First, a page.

Democrats, including the presidential candidates, have indeed condemned the president for his part in this, with former Vice President Joe Biden saying Trump "fanned the flames of white supremacy." 

The massacre came a few weeks after Trump had suggested four congresswomen of color "go back" to the countries they originated from, despite that country being the United States for three of them, and has also disparaged House Oversight Committee Chairman Elijah Cummings (D-MD) and criticized his district in Baltimore, claiming "it is a rodent-infested mess" with garbage strewn all around.


The gunman wasn't the first to pick up on some of Trump's immigration thoughts. The gunman who killed 11 in the synagogue shootings in Pittsburgh last year talked of immigrant "invaders" while Trump has discussed the "invasion" of Central Americans.  

The El Paso gunman worried that the United States was experiencing a "cultural and ethnic replacement" and worried immigrants would bury taxpayers with free health care, take over their jobs, and make the strain on environmental resources worse.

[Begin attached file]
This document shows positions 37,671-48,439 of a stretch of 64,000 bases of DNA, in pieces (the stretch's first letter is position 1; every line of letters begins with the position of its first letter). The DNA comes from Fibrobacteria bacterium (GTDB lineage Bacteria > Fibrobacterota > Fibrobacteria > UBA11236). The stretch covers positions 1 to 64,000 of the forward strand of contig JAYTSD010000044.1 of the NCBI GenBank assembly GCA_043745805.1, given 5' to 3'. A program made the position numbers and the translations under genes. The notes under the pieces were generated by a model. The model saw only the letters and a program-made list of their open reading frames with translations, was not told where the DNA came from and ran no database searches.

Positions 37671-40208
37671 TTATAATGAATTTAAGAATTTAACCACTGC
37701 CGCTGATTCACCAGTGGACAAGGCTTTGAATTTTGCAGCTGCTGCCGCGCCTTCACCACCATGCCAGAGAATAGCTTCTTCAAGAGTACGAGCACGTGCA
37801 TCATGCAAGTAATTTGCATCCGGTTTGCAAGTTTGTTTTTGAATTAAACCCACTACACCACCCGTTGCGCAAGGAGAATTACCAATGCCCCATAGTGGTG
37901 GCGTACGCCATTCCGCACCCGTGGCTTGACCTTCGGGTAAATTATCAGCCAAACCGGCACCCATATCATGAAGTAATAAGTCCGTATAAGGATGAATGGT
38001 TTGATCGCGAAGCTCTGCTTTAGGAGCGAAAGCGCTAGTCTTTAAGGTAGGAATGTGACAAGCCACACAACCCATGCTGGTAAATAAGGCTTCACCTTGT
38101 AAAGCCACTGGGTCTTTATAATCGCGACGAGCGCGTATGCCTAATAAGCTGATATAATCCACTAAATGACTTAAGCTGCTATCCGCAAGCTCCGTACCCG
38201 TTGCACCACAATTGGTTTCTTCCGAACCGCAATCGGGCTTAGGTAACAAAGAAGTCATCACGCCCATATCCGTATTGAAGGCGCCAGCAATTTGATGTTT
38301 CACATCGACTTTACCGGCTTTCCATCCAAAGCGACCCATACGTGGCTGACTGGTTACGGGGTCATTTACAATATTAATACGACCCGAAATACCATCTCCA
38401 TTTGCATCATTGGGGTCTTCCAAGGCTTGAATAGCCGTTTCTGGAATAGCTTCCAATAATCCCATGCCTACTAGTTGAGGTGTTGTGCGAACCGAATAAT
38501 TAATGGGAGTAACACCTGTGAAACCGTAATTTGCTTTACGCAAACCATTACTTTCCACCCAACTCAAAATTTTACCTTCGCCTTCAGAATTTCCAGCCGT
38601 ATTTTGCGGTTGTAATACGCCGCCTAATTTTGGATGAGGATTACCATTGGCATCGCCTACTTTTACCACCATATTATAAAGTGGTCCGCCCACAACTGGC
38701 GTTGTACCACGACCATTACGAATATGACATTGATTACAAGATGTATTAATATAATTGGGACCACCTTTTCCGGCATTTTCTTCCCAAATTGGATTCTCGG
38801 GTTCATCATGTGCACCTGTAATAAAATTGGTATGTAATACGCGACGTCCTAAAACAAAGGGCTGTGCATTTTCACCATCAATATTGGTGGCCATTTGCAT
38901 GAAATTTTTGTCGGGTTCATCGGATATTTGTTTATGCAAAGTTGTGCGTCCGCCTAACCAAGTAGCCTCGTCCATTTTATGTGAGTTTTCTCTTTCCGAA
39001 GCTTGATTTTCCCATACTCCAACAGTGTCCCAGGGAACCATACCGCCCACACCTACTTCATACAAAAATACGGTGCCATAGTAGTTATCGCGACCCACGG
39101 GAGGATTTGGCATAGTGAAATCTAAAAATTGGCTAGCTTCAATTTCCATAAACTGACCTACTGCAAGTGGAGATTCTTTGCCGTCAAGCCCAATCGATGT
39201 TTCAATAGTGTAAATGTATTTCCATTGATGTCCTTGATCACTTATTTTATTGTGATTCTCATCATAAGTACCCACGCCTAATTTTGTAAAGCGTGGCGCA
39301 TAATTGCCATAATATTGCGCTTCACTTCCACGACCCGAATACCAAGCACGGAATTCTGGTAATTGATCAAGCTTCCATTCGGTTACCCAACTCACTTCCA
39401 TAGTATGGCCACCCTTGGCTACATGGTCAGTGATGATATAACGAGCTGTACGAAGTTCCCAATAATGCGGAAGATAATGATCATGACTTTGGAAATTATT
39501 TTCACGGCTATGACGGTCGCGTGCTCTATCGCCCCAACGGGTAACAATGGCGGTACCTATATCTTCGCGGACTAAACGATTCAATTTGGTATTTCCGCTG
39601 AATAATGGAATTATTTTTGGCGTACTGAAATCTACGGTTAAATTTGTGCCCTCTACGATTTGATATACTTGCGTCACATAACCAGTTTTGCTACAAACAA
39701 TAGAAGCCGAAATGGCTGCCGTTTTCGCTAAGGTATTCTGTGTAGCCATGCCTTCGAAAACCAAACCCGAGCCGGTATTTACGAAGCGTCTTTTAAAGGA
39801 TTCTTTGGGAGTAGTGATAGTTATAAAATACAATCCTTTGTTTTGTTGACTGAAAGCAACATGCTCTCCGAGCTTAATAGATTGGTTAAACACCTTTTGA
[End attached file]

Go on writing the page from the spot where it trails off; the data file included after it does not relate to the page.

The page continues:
"If you have a guy who is going to be angry about immigration, have a killer offering reasons for shooting up immigrants, how could he not use reasons that have already been articulated by legitimate sources?" asked Mark Krikorian, the Center for Immigration Studies (CIS) executive director. He believes the manifesto is "remarkably well-written for a 21-year-old loner." 

Krikorian tweeted after the shooting that "it takes a special kind of evil to shoot children" and said it appeared to be politically-motivated violence that was meant to be an act of terrorism.


"There's only so many concerns about immigration," he said. "Of course he's going to articulate reasons that already have been spelled out in great detail by immigration skeptics. I don't know how you avoid that." 

Both FAIR and CIS, as well as Numbers USA, the other group to push back against being connected to the shooter's ideologies, have been founded by John Tanton, a Michigan doctor who supports eugenics.


The Southern Poverty Law Center includes FAIR and CIS on its list of hate groups, leading to CIS filing a lawsuit earlier this year, claiming the designation damaged the group's reputation. 

FAIR spokesman Ira Mehlman stated that their position is "everybody needs to moderate their tone." When asked about Trump's tone, he said, "Look, he needs to recognize that his words and his tweets carry a lot of consequences and, like everybody else, should be used judiciously."


Stein offered that "people can argue that Trump's style can be tamped down, and he could be more eloquent. But nothing Trump has ever said, ever articulated, in a million years could possibly justify or be used to rationalize the behavior in El Paso." 

Stephen Miller and other Trump administration aides have met with the groups and asked them to share studies and data.